Similarly, in the case of the sintering plant in Dortmund, flue dust and role scale (a by-product of the sintering process) were burned. Had this role scale not been burned, it would have had to be disposed of at great expense. Also, its use saved heating energy. This way the company saved millions. But dioxin emissions were dramatically high. Since all these are examples of recycling, the state can boast a high recycling rate. In addition, there is a strong push for privatizing the waste disposal industry and for giving thermal treatment of waste (i.e. incineration) precedence over cold decomposition or fermentation.

Since it is becoming more and more difficult to build hazardous waste dumps over the protests of the population, politicians are looking for new ways of dealing with the accumulating incineration residues.

In 1990—a year of gubernatorial elections in the state of North Rhine-Westphalia and federal parliamentary elections—a recommendation of 0.1 nanogram/m^3 was officially pronounced The activated carbon filter made it possible for the proprietors to keep within the limits of the 0.1 ng/m^3 TE standard when pre-arranged inspections are carried out. But it tremendously increases the amount of dioxin dust in the filter.

Since it is becoming more and more difficult to build hazardous waste dumps over the protests of the population, politicians are looking for new ways of dealing with the accumulating incineration residues. Closed-down mines in the Ruhr are being used as deposits for highly poisonous filter dust. 6.5 million US tons of waste are scheduled to be deposited there within the next few years. The population does not have any participatory power in the planning process because special mining laws apply that exclude the public and because the highly noxious hazardous waste has been declared an economic resource. What is stored in the mines cannot be taken out again. If the poisonous substances get into the ground water and thus poison the drinking water, the waste stored there cannot be removed.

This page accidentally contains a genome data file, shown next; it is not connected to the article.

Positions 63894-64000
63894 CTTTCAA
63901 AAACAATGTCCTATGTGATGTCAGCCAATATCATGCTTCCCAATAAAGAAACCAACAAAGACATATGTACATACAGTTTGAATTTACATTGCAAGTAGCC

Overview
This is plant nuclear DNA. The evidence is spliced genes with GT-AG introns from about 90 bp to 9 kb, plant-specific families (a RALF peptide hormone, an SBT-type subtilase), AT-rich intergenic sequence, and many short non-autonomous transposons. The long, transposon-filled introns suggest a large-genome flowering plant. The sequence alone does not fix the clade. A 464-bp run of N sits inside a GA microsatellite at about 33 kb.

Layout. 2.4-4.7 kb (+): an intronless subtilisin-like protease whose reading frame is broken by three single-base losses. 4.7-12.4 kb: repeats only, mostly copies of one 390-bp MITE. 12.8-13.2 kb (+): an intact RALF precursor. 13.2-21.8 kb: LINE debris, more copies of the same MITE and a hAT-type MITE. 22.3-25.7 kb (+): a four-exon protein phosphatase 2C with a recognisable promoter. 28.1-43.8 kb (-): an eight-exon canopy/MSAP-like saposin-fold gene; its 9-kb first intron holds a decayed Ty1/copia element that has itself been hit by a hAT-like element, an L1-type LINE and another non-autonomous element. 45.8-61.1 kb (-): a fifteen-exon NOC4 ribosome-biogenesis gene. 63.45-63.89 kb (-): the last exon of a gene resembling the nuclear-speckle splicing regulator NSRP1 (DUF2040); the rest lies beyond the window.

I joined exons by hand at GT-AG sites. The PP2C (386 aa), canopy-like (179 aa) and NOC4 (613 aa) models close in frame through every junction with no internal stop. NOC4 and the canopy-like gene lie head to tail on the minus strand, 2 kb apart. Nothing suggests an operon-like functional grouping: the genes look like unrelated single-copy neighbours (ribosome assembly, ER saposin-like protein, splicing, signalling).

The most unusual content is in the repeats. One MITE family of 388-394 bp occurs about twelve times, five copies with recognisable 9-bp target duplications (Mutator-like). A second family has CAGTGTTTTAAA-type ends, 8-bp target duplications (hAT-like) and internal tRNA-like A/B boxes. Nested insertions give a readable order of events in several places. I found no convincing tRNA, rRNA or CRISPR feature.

The remaining residues of incinerators like slag and ash are to be deposited underground as well, or are being used in road construction and were used in the past for filling playgrounds.

No holds are barred in trying to fight the population's anxiety over the dangers of dioxins. Dioxin measurements in recent years in the ground, blood and mother's milk have not shown increases. This may be due to successful resistance, namely the activated carbon filter in incinerators. Nonetheless it is interesting to note that the measurements in North Rhine-Westphalia have turned out to be far below what experts had expected. Of course, there is no right-to-know for the population, no controls, no participation. The campaign for such a right is important because we know that the results depend to a large extent on the method of measuring.

In each dioxin scandal in recent years (Kieselrot, the high readings in Duisburg and Dortmund, and a fire of a warehouse full of PVC-based plastic materials in the town of Lengerich), the state government succeeded in not finding heightened dioxin levels in the people examined compared to groups from unpolluted areas.

At the same time the dioxin limits were raised. In 1987 in a study sponsored by the state government of Hesse, the maximum dose that was not to be exceeded was 0.1 picogram TE per body weight and day. In 1990, a maximum dose of 1.0 picogram TE per body weight and day was introduced on the federal level and nowadays the tendency is towards having a dose of 1-10 picograms. The same is true for ground pollution limits.

The state governments always find experts who will admit that dioxin is highly poisonous but claim at the same time that an emission of 250 g per year from one chimney does not have any harmful consequences for the population and only needs to be lowered as a preventive measure.

Clearly, due to the increasingly relaxed political views on dioxin regulation, it now can be found:

Sidebar: Die Grünen: Strategies for Resisting Dioxin